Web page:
Whoever wishes to investigate medicine properly, should proceed thus: in the first place to consider the seasons of the year, and what effects each of them produces, for they are not all alike, but differ from themselves in regard to their changes. Then the winds, the hot and cold, especially such as are common to all countries, and then such as are peculiar to each locality. We must also consider the qualities of the waters, for as they differ from another in taste and weight, so also do they differ much in their qualities. In the same manner, when one comes into a city to which he is a stranger, he ought to consider its situation, how it lies as to the winds and the rising of the sun.… These things one ought to consider most attentively, and concerning the waters which the inhabitants use, whether they be marshy and soft, or hard, and running from elevated rocky situations, and then if saltish and unfit for cooking, and the ground, whether it be naked and deficient in water, or wooded and well-watered, and whether it lies in a hollow or confined situation, or is elevated and cold; and the mode in which the inhabitants live, and what are their pursuits, whether they are fond of drinking and eating to excess, and given to indolence, or are fond of exercise and labor.…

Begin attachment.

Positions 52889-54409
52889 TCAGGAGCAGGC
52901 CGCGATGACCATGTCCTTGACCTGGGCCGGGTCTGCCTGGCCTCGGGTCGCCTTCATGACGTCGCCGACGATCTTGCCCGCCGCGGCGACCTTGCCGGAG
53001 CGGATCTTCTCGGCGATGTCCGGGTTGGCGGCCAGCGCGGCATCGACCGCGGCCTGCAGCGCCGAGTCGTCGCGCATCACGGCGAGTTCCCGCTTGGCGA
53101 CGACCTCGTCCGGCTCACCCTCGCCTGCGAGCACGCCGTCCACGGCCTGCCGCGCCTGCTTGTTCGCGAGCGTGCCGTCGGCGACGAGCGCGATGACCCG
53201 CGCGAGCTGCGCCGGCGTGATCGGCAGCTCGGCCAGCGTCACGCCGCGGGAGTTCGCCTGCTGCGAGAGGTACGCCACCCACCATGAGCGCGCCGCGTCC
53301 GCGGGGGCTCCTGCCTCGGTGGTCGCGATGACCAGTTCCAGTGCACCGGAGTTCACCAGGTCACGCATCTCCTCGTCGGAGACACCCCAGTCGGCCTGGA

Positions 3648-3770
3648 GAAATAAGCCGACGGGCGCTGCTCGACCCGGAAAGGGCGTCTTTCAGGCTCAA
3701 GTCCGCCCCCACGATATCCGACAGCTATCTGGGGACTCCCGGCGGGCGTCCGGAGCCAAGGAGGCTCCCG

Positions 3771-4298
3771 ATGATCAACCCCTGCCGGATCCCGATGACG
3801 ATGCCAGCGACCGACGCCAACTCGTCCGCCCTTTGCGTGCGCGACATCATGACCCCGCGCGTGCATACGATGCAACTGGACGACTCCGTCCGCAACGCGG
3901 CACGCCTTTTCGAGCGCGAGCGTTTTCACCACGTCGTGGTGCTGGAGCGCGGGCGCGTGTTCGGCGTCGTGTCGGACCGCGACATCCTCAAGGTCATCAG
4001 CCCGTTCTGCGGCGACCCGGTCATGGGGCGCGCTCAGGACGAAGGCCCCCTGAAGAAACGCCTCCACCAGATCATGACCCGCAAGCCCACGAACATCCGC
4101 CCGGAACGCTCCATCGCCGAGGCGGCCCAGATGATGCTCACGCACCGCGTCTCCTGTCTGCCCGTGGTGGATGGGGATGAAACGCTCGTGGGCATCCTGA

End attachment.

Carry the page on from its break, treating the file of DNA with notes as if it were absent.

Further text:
For if one knows all these things well, or at least the greater part of them, he cannot miss knowing, when he comes into a strange city, either the diseases peculiar to the place, or the particular nature of common diseases, so that he will not be in doubt as to the treatment of the diseases, or commit mistakes, as is likely to be the case provided one has not previously considered these matters. And in particular, as the season and the year advances, he can tell what epidemic diseases will attack the city, either in summer or in winter, and what each individual will be in danger of experiencing from the change in regimen.… For with the seasons the digestive organs of men undergo a change.2
PRINCETON, NEW JERSEY (Scheerpost) — Revolution. The working class is increasingly bereft of rights, blocked from forming unions, paid starvation wages, subject to wage theft, under constant surveillance, fired for minor infractions, exposed to dangerous carcinogens, forced to work overtime, given punishing quotas and abandoned when they are sick and old. Workers have become, here and abroad, disposable cogs to corporate oligarchs, who wallow in obscene personal wealth that dwarfs the worst excesses of the Robber Barons.